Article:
respondent again failed to file any appellate documents.
"37. On October 25, 2012, the 10th Circuit Court Clerk
sent a third order to the respondent directing him to file
the preliminary documents. The respondent again failed to
file any appellate documents.
"38. On November 16, 2012, the 10th Circuit Court Clerk
sent a final order to the respondent directing him to comply
with the court's orders or show cause why he should not
be disciplined. The respondent did not reply.
"39. On December 5, 2012, the 10th Circuit Court entered
an order removing the respondent as counsel for J.L.P.-O. and
appointing the federal public defender. The respondent was
further ordered to provide the federal public defender with
J.L.P.-O.'s files within ten days.
"40. On December 6, 2012, the 10th Circuit Court entered
a show cause order to the respondent directing him to respond
in writing within twenty days as to why he should not be
disciplined for inaction in J.L.P.-O.'s appeal. The
respondent did not respond to the show cause order.
"41. On January 24, 2013, the 10th Circuit Court entered
an order indefinitely suspending the respondent from
practicing law before the 10th Circuit Court. The order
specified at least six months of the suspension must be
served before the respondent could petition for
"42. Also on January 24, 2013, the respondent sent a
letter to the 10th Circuit Court Clerk. In the
respondent's letter, he included his explanation for his
failure to perfect the appeal. The letter, however, was not
accepted for filing.
"43. On July 29, 2013, the respondent petitioned the
10th Circuit Court for reinstatement of his license to
practice before that court. On August 13, 2013, the 10th
Circuit Court entered an order denying the respondent's
application for reinstatement without prejudice. In the
order, the court stated:
'This matter is before the court on the Petition for
Reinstatement, filed by attorney John B. Sullivan (the
"Petition"). Upon consideration, the Petition is
denied without prejudice to renewal, as provided below.
'Mr. Sullivan has not demonstrated good cause for
reinstatement. It does not appear that Mr. Sullivan has
accepted responsibility for the procedural failures that
occurred in Case No. 12-3251, United States v.
[J.L.P.-O.]. Nor does it appear that Mr. Sullivan has
taken any steps to appreciate the responsibilities of counsel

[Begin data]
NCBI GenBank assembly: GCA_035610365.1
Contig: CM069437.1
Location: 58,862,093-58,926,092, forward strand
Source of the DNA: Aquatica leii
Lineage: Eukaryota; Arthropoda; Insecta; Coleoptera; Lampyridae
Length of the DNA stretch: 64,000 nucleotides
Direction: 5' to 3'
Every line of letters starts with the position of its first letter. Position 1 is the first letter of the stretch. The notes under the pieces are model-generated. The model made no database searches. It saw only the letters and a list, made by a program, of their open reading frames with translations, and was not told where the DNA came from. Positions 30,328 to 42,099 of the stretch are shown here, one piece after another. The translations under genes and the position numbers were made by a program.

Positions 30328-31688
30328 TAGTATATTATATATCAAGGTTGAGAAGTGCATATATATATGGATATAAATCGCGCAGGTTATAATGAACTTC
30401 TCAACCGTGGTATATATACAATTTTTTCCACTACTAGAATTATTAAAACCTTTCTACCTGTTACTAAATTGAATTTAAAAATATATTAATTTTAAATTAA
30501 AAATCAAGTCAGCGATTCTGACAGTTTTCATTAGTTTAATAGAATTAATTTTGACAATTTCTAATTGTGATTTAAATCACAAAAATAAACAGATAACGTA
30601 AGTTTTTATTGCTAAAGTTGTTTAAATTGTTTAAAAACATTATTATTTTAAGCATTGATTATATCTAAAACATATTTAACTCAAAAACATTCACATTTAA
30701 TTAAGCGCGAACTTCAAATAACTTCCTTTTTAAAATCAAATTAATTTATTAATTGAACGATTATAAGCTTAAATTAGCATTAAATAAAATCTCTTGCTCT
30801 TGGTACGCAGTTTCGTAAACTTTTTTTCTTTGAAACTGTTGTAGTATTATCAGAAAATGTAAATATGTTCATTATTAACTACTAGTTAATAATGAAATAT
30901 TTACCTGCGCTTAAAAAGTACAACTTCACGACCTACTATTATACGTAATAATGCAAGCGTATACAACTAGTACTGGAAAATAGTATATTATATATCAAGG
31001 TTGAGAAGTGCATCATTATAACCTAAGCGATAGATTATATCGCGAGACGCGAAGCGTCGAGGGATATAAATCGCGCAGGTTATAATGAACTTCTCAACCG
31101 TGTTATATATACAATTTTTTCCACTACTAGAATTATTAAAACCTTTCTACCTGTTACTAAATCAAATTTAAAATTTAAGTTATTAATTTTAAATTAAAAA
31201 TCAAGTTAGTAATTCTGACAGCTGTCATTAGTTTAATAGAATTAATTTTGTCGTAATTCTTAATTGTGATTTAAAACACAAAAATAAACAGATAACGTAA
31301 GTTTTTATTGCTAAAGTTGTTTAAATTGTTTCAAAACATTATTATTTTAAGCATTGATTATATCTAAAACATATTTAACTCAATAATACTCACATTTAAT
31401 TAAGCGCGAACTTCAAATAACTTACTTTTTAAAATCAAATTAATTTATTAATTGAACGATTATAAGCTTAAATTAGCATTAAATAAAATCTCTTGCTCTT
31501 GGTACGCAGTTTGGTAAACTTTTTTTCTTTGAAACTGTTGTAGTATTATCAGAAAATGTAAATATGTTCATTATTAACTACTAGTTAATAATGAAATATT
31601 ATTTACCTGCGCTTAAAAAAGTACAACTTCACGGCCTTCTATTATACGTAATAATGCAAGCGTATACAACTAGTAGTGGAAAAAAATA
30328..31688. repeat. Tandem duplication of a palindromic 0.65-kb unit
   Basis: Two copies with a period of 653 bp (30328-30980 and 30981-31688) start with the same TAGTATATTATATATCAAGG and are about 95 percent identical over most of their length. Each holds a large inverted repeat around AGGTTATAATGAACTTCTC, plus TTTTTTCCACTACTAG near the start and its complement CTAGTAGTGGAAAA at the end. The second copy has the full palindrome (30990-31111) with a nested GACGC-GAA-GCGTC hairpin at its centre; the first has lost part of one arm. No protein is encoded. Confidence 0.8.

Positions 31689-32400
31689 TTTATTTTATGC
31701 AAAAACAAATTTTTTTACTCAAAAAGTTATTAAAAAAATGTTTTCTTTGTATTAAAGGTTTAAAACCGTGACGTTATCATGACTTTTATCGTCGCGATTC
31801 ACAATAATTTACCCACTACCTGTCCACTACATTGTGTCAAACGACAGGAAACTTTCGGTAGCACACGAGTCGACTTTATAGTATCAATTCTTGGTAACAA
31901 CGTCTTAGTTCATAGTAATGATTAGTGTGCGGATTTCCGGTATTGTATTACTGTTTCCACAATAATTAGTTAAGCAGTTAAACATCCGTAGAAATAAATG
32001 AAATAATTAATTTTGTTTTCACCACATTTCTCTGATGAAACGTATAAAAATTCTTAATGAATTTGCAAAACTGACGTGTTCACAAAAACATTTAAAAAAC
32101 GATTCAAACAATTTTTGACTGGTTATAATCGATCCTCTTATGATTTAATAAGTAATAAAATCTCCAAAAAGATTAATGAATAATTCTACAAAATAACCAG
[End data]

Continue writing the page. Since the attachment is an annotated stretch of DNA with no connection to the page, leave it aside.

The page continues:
to criminal defendants who appeal to this court. Our rules
provide for a minimum level of representation required in
direct criminal appeals, but the Petition does not express
any understanding of these requirements.
'Further, if the procedural failures were a result at
least in part of collateral issues in Mr. Sullivan's life
during the time that Case No. 12-3251 was pending, Mr.
Sullivan has not demonstrated what steps he has taken to
ensure that collateral issues will not affect his
representation of parties who appeal to this court in the
future. Mr. Sullivan has provided no detailed information on
the "great pains" he has gone to in this regard.
The court expects to be informed on what specific actions Mr.
Sullivan has taken to ensure that the problems he experienced
in Case No. 12-3251 will not reoccur. Broad assurances that
it will not happen again are not enough.
'We will allow Mr. Sullivan to file a renewed petition
for reinstatement without regard to the one-year limitation
on successive petitions for reinstatement. See 10th
Cir. R., Addendum III, Plan for Disciplinary Enforcement
§ 10.3. Any renewed petition must remedy the
deficiencies identified in this order.'
"44. On August 13, 2013, the respondent filed a renewed
petition for reinstatement. On August 21, 2013, the 10th
Circuit Court again denied the respondent's request for
reinstatement without prejudice. In that order, the court
'This matter is before the court on John B.
Sullivan's renewed Petition for Reinstatement.
'The renewed petition provide[s] additional details about
Mr. Sullivan's efforts toward improving his appellate
practice skills. But we are not persuaded that Mr. Sullivan
fully understand[s] his obligations to a criminal defendant
who appeals to this court.
'This court requires counsel for a criminal defendant to
complete certain tasks after the notice of appeal is filed,
regardless of whether counsel or the defendant files a notice
and regardless of whether counsel was retained or appointed
by the district court. It is not enough for counsel merely to